Recommended amount: 1.2g/kg of body weight and may benefit from 1.4 to 1.8 g/kg during periods of muscle building. An ↑ in protein intake appears to be more important during early stages of training than later in the training regime. Strength athletes initially require more protein to support ↑ in their muscle mass (the existing muscle fibers become larger).
The increased pro allows for enlargement of muscle cells, particularly fast twitch fibers. The growth that occurs is an ↑ in the contractile proteins, actin & myosin, as well as in enzymes and stored nutrients. There is also a need for proliferation of the connective tissue surrounding the individual muscle fibers. Whether there is an ↑ in the number of cells, still remains a question.
Although strength training may be extremely intense it is brief (each bout), so that it is unlikely that pro plays an important role in providing energy for this type of exercise. Anaerobic glycolysis and ATP-CP are the important energy systems providing energy. However, when glycogen stores (stored form of carbohydrate in the body) are low due to prolonged exercise or a ↓ carbohydrate diet, pro may contribute as much as 10% of the energy needed for exercise.
When muscle glycogen stores are ↑, the contribution of pro for the energy is no more than 5%. Athletes will also use more pro for fuel when they don’t eat enough calories. Consuming a high CHO (carbohydrate) duet during repeated days of heavy training helps maintain muscle glycogen stores and reduces the use of pro as fuel. TH pro guidelines provided assume that the athlete is consuming adequate kcal.
Evaluation of pro needs of athletes should always consider the energy content of the diet. For any given pro intake, increasing energy intake will improve nitrogen balance. Therefore, pro requirements decrease as energy intake increases. If energy intake is sufficient as a result of the increased energy expenditure of training or if food intake is restricted to help reach a specific body weight (for wrestling, dancing, etc.), pro needs may be further elevated.
Athletes can generally obtain 1.2 to 1.8 g/kg when their diet provides 15% of kcals (calories) as pro. The growing athlete needs more pro relative to body weight than does the adult athlete to support growth requirements. However, a diet supplying 15% of kcals as pro should meet the needs of most children and adolescents in sports (1.2-2.0 g/kg).
Potential adverse effects of increased protein intake:
- Athletes who consume adequate kcals generally obtain sufficient pro and amino acids. When athletes eat more pro than required, the excess pro is either burned off for energy or the carbon skeletons are converted to fat and the nitrogen excreted as urea and ammonium in the urine. CHO are a more effective and less costly source of energy.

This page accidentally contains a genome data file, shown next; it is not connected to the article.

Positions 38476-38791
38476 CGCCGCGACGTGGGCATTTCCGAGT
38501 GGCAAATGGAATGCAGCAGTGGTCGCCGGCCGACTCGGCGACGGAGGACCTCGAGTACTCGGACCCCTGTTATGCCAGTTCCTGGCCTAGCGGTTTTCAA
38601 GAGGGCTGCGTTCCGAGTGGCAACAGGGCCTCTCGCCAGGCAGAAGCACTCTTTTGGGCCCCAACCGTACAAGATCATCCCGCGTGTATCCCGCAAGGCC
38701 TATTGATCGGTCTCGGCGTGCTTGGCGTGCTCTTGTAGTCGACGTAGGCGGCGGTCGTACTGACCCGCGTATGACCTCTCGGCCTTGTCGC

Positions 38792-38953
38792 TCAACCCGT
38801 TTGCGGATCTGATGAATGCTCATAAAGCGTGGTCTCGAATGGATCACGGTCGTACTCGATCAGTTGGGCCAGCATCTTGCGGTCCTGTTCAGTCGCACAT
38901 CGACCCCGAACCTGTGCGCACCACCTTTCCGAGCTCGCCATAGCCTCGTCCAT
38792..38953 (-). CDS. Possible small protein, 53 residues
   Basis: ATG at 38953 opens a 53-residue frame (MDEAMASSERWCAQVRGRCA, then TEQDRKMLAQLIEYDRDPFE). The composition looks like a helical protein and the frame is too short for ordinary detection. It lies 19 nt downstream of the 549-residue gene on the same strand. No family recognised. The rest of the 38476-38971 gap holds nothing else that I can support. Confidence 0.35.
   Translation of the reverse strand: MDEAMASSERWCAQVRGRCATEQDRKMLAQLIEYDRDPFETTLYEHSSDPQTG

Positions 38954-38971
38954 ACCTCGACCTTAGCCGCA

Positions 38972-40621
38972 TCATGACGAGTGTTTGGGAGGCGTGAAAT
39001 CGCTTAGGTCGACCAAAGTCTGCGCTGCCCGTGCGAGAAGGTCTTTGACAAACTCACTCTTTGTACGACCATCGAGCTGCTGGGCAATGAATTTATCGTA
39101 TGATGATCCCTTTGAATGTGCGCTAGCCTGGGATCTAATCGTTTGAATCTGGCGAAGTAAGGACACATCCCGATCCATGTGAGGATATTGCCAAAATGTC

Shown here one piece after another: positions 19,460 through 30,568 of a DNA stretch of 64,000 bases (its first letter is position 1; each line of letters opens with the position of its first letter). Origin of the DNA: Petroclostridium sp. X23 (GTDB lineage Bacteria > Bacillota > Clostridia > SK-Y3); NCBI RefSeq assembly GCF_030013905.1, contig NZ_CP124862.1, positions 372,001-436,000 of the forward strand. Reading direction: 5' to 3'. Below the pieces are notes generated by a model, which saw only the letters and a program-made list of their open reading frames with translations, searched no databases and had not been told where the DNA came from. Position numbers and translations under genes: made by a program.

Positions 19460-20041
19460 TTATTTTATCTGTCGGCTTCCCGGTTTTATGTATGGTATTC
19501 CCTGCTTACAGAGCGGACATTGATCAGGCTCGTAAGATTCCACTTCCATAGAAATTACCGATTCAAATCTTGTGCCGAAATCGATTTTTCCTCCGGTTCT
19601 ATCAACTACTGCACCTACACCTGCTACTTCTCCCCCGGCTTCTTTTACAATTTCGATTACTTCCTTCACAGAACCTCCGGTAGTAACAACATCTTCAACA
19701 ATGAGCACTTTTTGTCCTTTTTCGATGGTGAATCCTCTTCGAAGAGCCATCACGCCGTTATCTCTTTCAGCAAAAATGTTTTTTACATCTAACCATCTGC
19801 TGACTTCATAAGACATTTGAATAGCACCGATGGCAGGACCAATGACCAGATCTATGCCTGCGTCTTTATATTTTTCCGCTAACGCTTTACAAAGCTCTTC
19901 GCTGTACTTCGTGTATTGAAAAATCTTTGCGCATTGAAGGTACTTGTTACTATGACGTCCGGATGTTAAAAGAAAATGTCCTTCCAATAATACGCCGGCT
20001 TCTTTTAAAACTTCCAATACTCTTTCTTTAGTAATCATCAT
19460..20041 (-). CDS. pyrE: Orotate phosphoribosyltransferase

- Osteoporosis (due to the effect of increasing Calcium excretion that protein has)
Dispelling the benefits of amino acid supplements:
- Substituting amino acid supplements for food may cause deficiencies of nutrients such as iron, niacin, and thiamin found in pro rich whole foods. (Consider the benefit of 1/3 cup dry milk powder = 10 grams high quality protein + other nutrients vs. expensive amino acid supplements.)
- Arginine and ornithine are favorites because they have a reputation of stimulating the secretion of growth hormone and thereby increasing muscle mass and decreasing body fat.
Growth hormone causes muscle hypertrophy (enlargement of a tissue or organ of the body resulting from an increase in the size of its cells), but does not increase in muscle strength. Consuming large amounts of these amino acids may cause a temporary rise in growth hormone levels but there is no proof that this increases muscle mass or reduces fat. Studies on arginine suggest that a minimum of 250 mg/kg is needed to stimulate growth hormone release. Weight lifting and endurance training both significantly increase growth hormone levels. Combining the supplements with exercise. In addition, ornithine supplements can cause mild to severe stomach cramping and diarrhea.
- Single amino acid supplements on large doses can cause amino acid imbalances and toxicities. There have not been studies conducted on human subjects of large doses of amino acid supplements. Therefore, the margin of safety is not known.
- Athletes may hear that only small amounts of the amino acids in foods are digested and absorbed. This is not correct. Approximately 95% of the amino acids from animal sources and 90% of the amino acids for vegetable sources are digested and utilized by the body.
- Athletes may also be told that amino acids do not need to be digested before absorption and so replenish the body’s pro faster than the amino acids form high pro foods. There is no evidence that more rapid absorption is beneficial. It takes hours, not minutes, to rebuild muscle pro damage during intense exercise.